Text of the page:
✦ “Steven Spielberg has a lot to answer for,” Phuket-based German expat Holger Schwab quips when asked why the worldwide perception of sharks is predominantly negative.
Holger is owner of Sea Bees Diving on the tropical island of Phuket in Thailand and has been a keen diver himself for over 35 years. Along with fellow German expat dive instructor Alex Loew, they have been alarmed to see shark numbers declining off Phuket waters for many years now, something that has been consistent across the world.
As a result, Holger and Alex established The Fin Arts in 2017, a Phuket-based social enterprise that displays and sells shark sculptures, each one handpainted by its growing network of local and international artists, with a percentage of proceeds going to shark and marine conservation projects.
A workshop in the southern area of Chalong affords local resident artists Sunanta Nualsomsri and her sister Saowaluck the creative space to produce the impressive sculptures and it is hoped providing more direct access to the general public will help continue to raise awareness.
The sculptures come in three sizes: 30-centimetre sharks cast in polyresin to decorate desks and shelves; and 100- and 150-centimetre sharks made from fibreglass, statement pieces that The Fin Arts uses to catch eyes at conventions. All designs can be customised in a bespoke manner to the customer’s requirements.
The inspiration for this was provided by the Elephant Parade on display in Chiang Mai in 2017. In a similar vein to The Fin Arts, Elephant Parade exhibits decorated elephant statues to raise awareness of the need for elephant conservation.
The objective is to bring the message of shark conservation efforts into everyday lives, into homes and offices in order to create a conversation, raise awareness and educate people.
“The sculptures are different, unusual,” says Holger. “They often achieve the desired effect of initiating a conversation that can result in a positive impact.”
Shark Guardian is the main conservation project The Fin Arts supports. Its focus is to both educate and establish a meaningful dialogue about these important creatures of the deep. The UK-registered charity collaborates with marine biologists and shark experts to share data and research, visits schools across the world to educate the next generation about the plight of sharks, and petitions and lobbies governments.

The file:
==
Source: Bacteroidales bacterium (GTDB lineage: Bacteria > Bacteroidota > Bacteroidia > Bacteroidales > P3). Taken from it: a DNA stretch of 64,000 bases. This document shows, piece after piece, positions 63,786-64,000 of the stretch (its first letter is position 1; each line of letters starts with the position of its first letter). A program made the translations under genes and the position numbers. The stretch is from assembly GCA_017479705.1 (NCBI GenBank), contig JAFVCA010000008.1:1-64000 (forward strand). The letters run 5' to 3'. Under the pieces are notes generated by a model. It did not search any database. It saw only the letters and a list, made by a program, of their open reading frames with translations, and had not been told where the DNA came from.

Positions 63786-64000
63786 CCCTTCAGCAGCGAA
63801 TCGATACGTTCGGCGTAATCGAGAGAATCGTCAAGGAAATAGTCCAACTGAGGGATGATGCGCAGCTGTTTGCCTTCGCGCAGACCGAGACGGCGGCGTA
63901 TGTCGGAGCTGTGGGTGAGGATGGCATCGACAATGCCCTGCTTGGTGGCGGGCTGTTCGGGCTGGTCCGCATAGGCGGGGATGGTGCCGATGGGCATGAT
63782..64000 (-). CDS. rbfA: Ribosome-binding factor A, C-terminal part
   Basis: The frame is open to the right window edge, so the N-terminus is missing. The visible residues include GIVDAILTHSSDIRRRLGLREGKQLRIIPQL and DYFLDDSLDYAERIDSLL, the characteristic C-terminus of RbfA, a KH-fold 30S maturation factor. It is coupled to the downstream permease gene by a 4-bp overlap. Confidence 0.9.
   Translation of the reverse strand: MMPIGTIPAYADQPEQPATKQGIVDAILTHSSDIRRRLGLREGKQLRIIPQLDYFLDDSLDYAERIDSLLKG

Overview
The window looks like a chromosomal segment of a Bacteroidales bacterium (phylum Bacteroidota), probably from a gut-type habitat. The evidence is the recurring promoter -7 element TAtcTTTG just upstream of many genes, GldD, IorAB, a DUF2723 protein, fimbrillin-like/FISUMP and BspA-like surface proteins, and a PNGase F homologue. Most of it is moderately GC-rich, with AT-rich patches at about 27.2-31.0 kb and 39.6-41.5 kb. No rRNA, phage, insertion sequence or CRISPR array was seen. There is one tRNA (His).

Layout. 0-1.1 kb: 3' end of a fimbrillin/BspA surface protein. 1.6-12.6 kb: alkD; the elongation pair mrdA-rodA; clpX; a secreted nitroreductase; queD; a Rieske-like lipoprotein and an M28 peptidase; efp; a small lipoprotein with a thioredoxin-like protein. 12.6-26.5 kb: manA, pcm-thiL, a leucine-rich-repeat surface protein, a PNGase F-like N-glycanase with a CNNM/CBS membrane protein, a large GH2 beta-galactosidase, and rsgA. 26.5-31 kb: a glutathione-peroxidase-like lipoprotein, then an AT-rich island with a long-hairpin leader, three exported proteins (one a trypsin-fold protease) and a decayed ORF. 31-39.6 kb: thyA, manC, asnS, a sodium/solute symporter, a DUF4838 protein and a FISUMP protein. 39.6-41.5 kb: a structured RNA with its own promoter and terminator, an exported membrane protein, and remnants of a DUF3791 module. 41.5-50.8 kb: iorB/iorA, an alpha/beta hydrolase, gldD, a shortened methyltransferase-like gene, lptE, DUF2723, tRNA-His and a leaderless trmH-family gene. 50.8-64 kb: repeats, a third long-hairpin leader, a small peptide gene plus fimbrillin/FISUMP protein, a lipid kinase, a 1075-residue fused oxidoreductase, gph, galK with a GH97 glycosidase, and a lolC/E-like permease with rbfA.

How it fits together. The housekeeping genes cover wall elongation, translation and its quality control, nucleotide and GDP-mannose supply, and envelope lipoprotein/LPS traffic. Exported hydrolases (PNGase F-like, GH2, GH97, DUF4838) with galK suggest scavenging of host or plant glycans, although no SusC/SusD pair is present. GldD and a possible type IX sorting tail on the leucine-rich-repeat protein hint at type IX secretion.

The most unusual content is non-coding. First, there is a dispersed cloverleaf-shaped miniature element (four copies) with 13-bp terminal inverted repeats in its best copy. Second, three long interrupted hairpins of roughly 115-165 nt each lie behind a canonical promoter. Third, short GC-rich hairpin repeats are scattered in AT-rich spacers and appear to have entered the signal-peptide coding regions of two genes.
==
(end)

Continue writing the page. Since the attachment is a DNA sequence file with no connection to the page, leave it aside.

Education the key
Although Holger’s reference to Hollywood mogul Spielberg’s role in depicting sharks as villains courtesy of his 1975 blockbuster film Jaws is tongue-in-cheek, there is a simultaneous tone of definite lament and, for him, education is the key driver in effecting change.
“In 35 years of diving I have only ever heard of one serious shark attack on a diver, which occurred in Egypt several years ago,” he says. Indeed, you are far more likely to die from a popping champagne cork, being struck by lightning or a falling coconut from a tree.
“Humans are not part of a shark’s food-chain,” adds Holger, stressing that rare attacks are usually the shark mistaking a human for food, taking a “test bite” but then releasing.
If the COVID-19 pandemic has taught us anything it is the precarious yet crucial balance between humans and nature. The importance sharks play in the eco-system of the ocean can not be understated, says Holger.
“As apex predators, sharks play a crucial role in maintaining marine biodiversity,” he says. “You take the shark out of the equation and it undermines the whole structure. The consequence of their dwindling numbers and potential disappearance altogether would be devastating,” adding a critical reminder that 70% of the earth’s oxygen comes from the ocean.
Estimates state that between 100-120 million sharks are killed every year. A third of all sharks are threatened with extinction in the near future.
Unregulated fishing, bycatch, a continued demand for shark fins for soup and teeth and jaws for souvenirs, and contact with marine debris, such as plastics and discarded “ghost nets” are the main contributing factors to these statistics.
The fishing industry has become much more aggressive and greedy, says Holger, with an increasing number of vessels taking to the waters each year, often operating in illegal territories and utilising illegal methods.
As the demand for fish increases to record numbers, particularly across the Pacific, unregulated fishing is becoming an increasing problem. Unscrupulous methods adopted with longline fishing in particular where the actual size of nets are decreased below the regulated requirement means dolphins, seabirds, sea turtles, and sharks are unintentionally being caught and killed.
The shark fin market is also a major issue, despite restrictions being introduced and consumption dropping. Used for soup at auspicious occasions typically in China and its associated territories, it is estimated that 75 million sharks are killed for this barbaric practice every year. Shark fin soup is still also widely available in Thailand.
“The sad thing is that a shark’s fin is merely cartilage and therefore offers very little in terms of taste,” says Holger.
Still, Holger remains upbeat and confident that things can and will change, in the short and long-term.
“We will continue our efforts in trying to help protect and conserve these beautiful creatures who are so fundamental in so many ways,” he says.
For more information, visit www .thefinarts.com and www.facebook.com/thefinarts. The Fin Arts’ shark sculptures are available through their website. If you are an artist and are interested in a collaboration, get in touch at email@example.com or on +66 80 143 5472.
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